Do you find yourself having difficulty getting your kids’ attention?
Are you so worried about your children’s progress, you cannot create any more room or space to engage in discussion?
How about telling a story to your children instead?
A very important element in teaching is to be able to tell a story to our children. So I have included this in my parenting. Kids love to listen to stories. If you are good story teller, kids would gather round you and enjoy your every gesture and facial expressions.
I find it easier to tell stories from my personal experiences to teenagers. There are two types of stories you can tell. They are either imaginative or stories based on your true social life experiences. Do not use stories which you have not heard it yourself from your parents, read about in books or experienced before in life. Kids are sensitive. They can pick out irrelevant information or ‘lies’ .
The key is to end the story with a joke or inject laughter throughout the process. You need this skill in your parenting or teaching. Without story telling skills, you have no other method to get your children’s attention except with constant nagging and advice. Nobody likes that. Here are some examples where stories can come from:
Stories about your experience with grandparents are the easiest to begin with. Start asking questions to the grandma and grandpa in front of your children. “Mum / Dad. how do you cook in those days?” You do not have to be the one to tell the stories here. But you can be assured there will be a lot of good advice that would come with them telling stories for you.
Whilst you are still in a marriage, you are always learning about your spouse’s childhoood experiences. Share these experiences during meal times. Stories of adventures to places your kids could only imagine or read about in books are lovely to share.
Of course, this is no brainer. Bed time stories. Have to be an old time favourite activity for kids and parents.
4. Look at photo albums
Photos tell lots of stories. Whenever you have visitors coming over, bring out a family album and share your experiences from when those pictures were taken. Invite your children to join in and listen.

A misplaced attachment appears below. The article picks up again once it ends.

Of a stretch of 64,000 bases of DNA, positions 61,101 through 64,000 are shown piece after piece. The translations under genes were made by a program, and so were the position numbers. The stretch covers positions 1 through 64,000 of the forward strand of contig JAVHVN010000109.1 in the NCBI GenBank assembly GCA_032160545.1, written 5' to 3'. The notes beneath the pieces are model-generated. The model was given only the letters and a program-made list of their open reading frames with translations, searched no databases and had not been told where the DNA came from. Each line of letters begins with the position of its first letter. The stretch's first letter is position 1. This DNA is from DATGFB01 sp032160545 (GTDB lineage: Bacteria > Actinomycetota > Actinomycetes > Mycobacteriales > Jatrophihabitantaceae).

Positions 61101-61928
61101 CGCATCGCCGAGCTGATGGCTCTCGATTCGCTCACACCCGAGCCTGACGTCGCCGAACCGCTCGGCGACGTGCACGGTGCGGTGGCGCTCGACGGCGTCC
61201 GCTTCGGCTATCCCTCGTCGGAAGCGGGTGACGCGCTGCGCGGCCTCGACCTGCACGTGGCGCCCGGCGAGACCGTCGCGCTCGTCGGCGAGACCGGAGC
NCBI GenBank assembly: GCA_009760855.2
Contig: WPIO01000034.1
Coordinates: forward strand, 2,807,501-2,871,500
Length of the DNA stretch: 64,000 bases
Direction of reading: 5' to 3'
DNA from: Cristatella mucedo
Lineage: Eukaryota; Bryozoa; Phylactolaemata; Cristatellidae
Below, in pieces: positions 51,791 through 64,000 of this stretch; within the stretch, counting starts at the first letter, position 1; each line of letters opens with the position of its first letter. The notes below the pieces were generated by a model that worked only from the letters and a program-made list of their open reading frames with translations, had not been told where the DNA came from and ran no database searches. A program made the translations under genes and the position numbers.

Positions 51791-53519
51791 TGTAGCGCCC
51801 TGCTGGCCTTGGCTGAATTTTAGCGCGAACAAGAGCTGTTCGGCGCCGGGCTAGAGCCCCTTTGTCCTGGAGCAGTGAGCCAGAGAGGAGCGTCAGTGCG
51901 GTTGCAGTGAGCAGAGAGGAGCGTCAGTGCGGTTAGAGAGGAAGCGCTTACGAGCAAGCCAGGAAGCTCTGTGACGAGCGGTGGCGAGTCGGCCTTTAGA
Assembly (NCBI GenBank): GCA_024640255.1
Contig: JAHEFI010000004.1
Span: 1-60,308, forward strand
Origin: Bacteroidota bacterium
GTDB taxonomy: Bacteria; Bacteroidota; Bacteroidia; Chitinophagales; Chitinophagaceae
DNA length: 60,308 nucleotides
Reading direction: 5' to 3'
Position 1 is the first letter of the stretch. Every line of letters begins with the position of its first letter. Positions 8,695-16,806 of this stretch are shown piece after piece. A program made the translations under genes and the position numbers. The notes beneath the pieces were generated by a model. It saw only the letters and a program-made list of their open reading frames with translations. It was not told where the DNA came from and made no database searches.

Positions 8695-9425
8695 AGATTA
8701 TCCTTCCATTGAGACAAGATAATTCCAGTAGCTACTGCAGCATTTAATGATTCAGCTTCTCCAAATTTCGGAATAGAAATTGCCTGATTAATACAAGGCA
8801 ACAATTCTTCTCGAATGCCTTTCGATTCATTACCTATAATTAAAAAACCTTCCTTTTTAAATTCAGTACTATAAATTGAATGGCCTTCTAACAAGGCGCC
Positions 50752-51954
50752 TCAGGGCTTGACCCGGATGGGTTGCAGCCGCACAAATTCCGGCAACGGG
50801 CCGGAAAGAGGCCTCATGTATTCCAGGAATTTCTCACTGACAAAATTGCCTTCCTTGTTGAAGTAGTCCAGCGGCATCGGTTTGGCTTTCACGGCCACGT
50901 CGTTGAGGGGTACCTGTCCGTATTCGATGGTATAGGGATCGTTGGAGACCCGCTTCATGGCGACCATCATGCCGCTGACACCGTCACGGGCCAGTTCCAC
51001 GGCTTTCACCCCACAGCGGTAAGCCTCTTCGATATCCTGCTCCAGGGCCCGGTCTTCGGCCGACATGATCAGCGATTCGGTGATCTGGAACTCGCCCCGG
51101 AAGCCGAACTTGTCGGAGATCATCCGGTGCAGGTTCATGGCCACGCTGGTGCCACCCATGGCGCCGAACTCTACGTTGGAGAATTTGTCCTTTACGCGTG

5. Memorabilia /gifts / souvenirs
These items are collections from your travels , gifts from friends and presents for your birthdays. Ask you child to retell the stories of the gift you bought for them. How did they feel when they received these gifts? How about the pair of earrings which they choose for you for mother’s day? Or the pair of new sports shoes from an uncle or aunty?
6. Pictures on the wall.
Why do you hang pictures on the wall? For purpose of admiring the art or simply decorate an otherwise empty wall? Any picture tell a story. Where and when you got the picture framed. If you had bought the painting, describe where you got it from and why you bought. These are stories which are real and will definitely connect .
7. The house you live in.
Why did you buy the house? Who painted the walls? How much time did you take to get the kids’ room ready? Where did you go to shop for the furniture in the room.
8. Newspaper cutting
Here is a huge piece of history you can be proud of. When an article about your family appears on the newspaper.
Everything you do for your kids is done out of love. Pick and choose the items and people you know will add flavour and value to what you intend to do, that is to reach out to your children and have a little bit of extra attention from them.
The key is to end the story with a joke or inject laughter throughout the process. You need this skill in your parenting or teaching. Childhood memories totally depend on good stories, so let us learn to tell it well.